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Re: The Market Loves Linux (That's Why It's Thriving)
« Reply #12 on: September 13, 2008, 11:09:22 am »

Quote
Snottiness really doesn't help, you know.

Sorry if you took it that way.  Such was not the intent.

Quote
How do you "try" an operating system? I would not know how to do that.

Use a computer running that OS. 

Quote
I'll bet she didn't start from scratch searching the internet for the components and installing them herself. There IS a difference.

I haven't had to do that for Linux for quite a piece.

Quote
I do wonder why several of my friends spend a week or more out of commission and frustrated each time they try to upgrade their Linux OS software

My point is this.  People are wanting Linux to be Windows, It's not.  It's not what they are used to.   

---oop, posted before I was done---

I get frustrated when people say "Linux isn't ready for prime time", when for most people, Windows presents the very same level of frustration.  It's just familiar.

« Last Edit: September 13, 2008, 11:28:14 am by lee n. field »
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MamaLiberty

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Re: The Market Loves Linux (That's Why It's Thriving)
« Reply #13 on: September 13, 2008, 11:36:36 am »

Sorry if you took it that way.  Such was not the intent.

Apology accepted

Quote
Use a computer running that OS. 

I have no idea how or where to do that. I live in rural Wyoming. I've never seen this OS offered in a store. That's sort of my point!!! It is not commercially available. If it were, I'd have no problems trying it.

Quote

I haven't had to do that for Linux for quite a piece.

I'm glad for you. There is no evidence so far that this is the usual case, however. Where did you buy this thing ready to work out of the box? I've seen zero marketing of a user friendly product, generally available.

Quote
My point is this.  People are wanting Linux to be Windows, It's not.  It's not what they are used to.

I guess that depends on how you look at it. People like what they are used to. I'm sorry if you don't approve.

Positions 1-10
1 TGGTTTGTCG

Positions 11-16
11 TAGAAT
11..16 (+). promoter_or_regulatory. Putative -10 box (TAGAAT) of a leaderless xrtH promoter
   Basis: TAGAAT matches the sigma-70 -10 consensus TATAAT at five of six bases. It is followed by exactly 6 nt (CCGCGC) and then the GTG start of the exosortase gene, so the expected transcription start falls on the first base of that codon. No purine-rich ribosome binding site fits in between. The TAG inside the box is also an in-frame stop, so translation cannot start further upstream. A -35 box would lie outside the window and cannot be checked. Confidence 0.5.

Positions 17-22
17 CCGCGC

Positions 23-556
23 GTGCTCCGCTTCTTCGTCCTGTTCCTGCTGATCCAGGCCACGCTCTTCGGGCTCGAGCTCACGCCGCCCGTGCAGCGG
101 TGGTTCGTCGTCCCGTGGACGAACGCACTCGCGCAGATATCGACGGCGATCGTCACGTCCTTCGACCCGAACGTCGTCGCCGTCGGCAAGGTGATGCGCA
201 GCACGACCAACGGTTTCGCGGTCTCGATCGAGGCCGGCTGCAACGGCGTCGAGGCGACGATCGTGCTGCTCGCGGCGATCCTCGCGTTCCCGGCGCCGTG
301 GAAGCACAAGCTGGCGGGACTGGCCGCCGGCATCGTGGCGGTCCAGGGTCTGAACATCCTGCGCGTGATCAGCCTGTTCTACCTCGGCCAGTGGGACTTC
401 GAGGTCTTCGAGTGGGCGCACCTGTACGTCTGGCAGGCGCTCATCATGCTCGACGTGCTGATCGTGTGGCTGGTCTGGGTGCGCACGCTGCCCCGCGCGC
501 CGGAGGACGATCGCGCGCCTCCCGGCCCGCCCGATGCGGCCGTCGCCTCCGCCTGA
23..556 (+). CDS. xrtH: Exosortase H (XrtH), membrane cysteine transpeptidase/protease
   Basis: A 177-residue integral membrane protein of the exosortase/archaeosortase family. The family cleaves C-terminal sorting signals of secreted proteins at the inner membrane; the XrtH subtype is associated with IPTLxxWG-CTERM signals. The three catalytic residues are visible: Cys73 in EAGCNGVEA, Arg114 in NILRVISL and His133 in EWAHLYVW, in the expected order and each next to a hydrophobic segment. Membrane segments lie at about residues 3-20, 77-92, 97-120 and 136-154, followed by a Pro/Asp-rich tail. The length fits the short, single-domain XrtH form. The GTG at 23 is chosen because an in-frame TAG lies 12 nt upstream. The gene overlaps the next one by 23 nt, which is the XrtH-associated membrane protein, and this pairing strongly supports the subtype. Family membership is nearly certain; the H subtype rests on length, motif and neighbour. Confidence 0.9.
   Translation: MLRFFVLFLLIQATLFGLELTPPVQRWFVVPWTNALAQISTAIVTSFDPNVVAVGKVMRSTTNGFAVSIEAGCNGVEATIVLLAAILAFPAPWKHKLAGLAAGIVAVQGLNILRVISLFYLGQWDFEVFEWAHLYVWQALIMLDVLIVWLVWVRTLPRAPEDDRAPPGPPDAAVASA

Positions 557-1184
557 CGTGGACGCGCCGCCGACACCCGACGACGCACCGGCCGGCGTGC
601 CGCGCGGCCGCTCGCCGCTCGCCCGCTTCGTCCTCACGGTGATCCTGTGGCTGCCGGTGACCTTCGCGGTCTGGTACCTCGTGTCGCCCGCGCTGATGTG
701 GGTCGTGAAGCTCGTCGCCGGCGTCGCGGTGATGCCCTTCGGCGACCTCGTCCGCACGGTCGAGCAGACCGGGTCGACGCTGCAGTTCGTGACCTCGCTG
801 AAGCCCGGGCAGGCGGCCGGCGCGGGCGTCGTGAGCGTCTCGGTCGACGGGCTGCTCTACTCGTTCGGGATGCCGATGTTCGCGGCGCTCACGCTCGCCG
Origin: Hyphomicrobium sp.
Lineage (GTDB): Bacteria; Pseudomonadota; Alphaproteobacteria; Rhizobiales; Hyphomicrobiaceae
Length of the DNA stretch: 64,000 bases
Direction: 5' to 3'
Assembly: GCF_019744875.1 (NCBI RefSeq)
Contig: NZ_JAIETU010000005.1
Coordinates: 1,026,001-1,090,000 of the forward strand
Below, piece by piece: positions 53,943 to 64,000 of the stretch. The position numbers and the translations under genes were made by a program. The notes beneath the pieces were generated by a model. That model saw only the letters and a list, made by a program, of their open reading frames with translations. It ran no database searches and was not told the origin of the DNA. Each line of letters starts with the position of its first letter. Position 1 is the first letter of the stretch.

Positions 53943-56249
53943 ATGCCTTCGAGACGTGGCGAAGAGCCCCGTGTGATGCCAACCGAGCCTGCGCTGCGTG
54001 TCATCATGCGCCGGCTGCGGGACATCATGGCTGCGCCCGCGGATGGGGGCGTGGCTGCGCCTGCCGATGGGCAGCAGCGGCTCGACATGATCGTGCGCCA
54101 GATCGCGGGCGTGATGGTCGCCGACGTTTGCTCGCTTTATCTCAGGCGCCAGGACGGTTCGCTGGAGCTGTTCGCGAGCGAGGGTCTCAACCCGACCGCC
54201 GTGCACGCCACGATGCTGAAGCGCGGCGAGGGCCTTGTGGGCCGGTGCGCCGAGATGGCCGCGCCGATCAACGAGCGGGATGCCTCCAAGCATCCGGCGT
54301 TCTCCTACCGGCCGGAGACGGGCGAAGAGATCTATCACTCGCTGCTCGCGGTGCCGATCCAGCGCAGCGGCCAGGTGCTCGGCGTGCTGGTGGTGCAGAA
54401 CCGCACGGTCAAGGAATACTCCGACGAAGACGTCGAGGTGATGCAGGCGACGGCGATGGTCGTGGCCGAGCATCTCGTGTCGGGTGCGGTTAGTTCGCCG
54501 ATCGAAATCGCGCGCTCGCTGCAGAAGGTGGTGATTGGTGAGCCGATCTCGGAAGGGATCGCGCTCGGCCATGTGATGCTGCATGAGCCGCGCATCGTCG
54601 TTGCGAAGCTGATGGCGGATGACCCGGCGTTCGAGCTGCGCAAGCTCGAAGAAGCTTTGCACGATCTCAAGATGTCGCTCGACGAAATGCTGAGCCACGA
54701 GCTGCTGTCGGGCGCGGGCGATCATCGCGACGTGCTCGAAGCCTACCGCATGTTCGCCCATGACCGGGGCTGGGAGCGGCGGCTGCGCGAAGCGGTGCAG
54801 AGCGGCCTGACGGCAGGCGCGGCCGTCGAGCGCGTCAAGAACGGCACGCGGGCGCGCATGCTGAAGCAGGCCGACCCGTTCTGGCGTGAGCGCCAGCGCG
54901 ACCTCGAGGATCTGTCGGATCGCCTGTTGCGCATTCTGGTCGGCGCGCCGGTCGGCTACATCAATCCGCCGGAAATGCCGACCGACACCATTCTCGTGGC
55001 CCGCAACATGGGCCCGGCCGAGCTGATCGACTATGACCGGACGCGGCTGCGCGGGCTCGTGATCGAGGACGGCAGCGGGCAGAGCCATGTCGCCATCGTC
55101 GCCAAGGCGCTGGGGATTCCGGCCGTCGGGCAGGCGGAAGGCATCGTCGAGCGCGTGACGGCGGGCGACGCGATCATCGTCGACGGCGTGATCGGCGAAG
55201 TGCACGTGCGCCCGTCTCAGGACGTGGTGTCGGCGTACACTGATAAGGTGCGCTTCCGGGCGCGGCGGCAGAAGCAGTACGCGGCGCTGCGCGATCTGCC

This sort of Linux snobbishness is exactly what turns off a lot of potential customers. You sell products best by showing the advantages, not by calling the potential customers idiots and fools for what they bought before.

And I'll only buy Linux if they can convince me that their product is better for my purposes. So far, they've flat failed to do so. If you have viable information to the contrary, I'm all ears.
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lee n. field

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Re: The Market Loves Linux (That's Why It's Thriving)
« Reply #14 on: September 13, 2008, 11:51:57 am »

Quote
I have no idea how or where to do that. I live in rural Wyoming. I've never seen this OS offered in a store. That's sort of my point!!! It is not commercially available. If it were, I'd have no problems trying it.

I'll send you one if you want.  Note, though, just like Windows, you should have a high speed inet connection to get your updates.  Just like Windows (no way you want to pull XP SP3 down via dialup).

Quote
Where did you buy this thing ready to work out of the box?

And I'll only buy Linux if they can convince me that their product is better for my purposes.

Fair enough.  For my purposes, I can do everything I need to do with a default Ubuntu install, plus a few other apps that I get by checking off some boxes in the software package manager.  The only exceptions are Peachtree and access to the exchange server at work., For both I have a Windows box at work.

You do not have to buy it.

Ubuntu will mail you one for the asking.  http://www.ubuntu.com/getubuntu.  Or, like I said, I can burn you off a copy and mail it.

Quote
I guess that depends on how you look at it. People like what they are used to. I'm sorry if you don't approve.

Part of it is personal frustration on my part.  I've been fixing other people's stuff for money since (counts on fingers) since 1991.  That's Windows 3.0 territory.  Most of what I see is people's busted stuff.